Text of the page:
Joe Simonson examined the Google Analytics for the site and determined:

You’ve obviously got a great case here with the power outage to prove the point. But for sites where direct traffic is a possibility, then it will be hard to segment.

Analysis of hourly traffic [Video]

Implications of underreporting

38% of Pinterest referral traffic now coming from the iOS app

If your website gets traffic from Pinterest, it is likely much more than you realize. The site I examined uses responsive web design, so that is part of the reason it does so well on mobile, but 96% of all traffic was new to the site. Thus the quality of the site doesn’t figure that much into where the traffic is coming from (web, mobile browser or app). This leads me to believe that that 38% of all Pinterest traffic, at least from the site in question but possibly in general, is coming from the Pinterest iOS app. And this traffic is not showing up as coming from Pinterest.

*38% is derrived from:

No Source iOS Mozilla App Traffic / (Tracked Pinterest Traffic + No Source iOS Mozilla App Traffic)

The problems with tracking mobile app traffic

Unfortunately for those who want to track how much traffic is coming from Pinterest, the method I used of segmenting direct traffic (no referral, moblie, iOS, and Mozilla Compatible Agent browser) won’t always provide a clear picture of Pinterest traffic, but it will help you figure out when traffic is coming from mobile iOS apps.

Jim Gianoglio, Manager of Insight: Social & Mobile at LunaMetrics, told me that many app visits will show up this way. He indicated that Facebook has figured out a way to resolve this issue with their app, but that Twitter, while better tracking referrals with the link shortener, still sends traffic from their own apps  (as well as many third party apps) without clear referral attribution.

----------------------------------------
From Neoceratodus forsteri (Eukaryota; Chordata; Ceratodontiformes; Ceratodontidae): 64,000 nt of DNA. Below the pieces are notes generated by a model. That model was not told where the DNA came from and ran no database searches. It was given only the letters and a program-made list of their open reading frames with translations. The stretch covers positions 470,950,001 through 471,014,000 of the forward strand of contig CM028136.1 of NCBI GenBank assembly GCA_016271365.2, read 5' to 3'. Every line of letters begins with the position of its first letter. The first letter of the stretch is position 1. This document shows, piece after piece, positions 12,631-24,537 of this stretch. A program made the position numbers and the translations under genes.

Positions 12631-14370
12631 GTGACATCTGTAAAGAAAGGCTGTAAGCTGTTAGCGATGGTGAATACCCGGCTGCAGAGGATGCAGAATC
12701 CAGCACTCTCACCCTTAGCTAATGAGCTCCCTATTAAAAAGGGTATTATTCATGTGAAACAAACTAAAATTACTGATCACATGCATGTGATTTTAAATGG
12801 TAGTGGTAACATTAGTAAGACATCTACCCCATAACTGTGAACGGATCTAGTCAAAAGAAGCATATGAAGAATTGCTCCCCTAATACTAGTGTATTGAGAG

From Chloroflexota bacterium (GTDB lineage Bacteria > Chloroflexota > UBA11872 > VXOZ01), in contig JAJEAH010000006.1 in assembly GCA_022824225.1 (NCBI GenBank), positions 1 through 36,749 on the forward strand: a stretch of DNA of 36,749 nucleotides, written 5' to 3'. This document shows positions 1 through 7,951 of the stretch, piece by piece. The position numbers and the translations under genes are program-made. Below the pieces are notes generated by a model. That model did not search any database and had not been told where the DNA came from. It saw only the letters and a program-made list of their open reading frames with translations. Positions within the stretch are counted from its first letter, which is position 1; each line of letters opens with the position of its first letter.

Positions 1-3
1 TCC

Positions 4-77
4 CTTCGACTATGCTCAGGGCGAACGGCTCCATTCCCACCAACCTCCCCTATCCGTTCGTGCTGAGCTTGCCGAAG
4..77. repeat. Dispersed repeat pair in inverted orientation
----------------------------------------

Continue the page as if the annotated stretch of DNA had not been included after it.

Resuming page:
Joe Simonson had a similar perspective. He added that, “Twitter iPhone traffic can be determined by looking at the raw log files, but Google Analytics isn’t going to do a good job of telling you where the traffic came from. So this makes it especially hard for Pinterest traffic. Keeping an eye out for ‘webkit’ strings would give you app traffic, but without some additional info tagged on, it isn’t going to give you the whole story.”

Is there a way to better track these missing Pinterest visitors?

Sadly, no. I did several test pins that had Google tracking code added to them. When clicking through these pins in the app, they just showed up as direct traffic.

My own suggestion is to at least create an advanced segment in your Google Analytics account to be able to track iOS app traffic.

If you already get a significant amount of traffic from Pinterest, the results could be helpful.

If you have any thoughts on this post or have ideas to better track Pinterest iOS app traffic, please post them in the comments.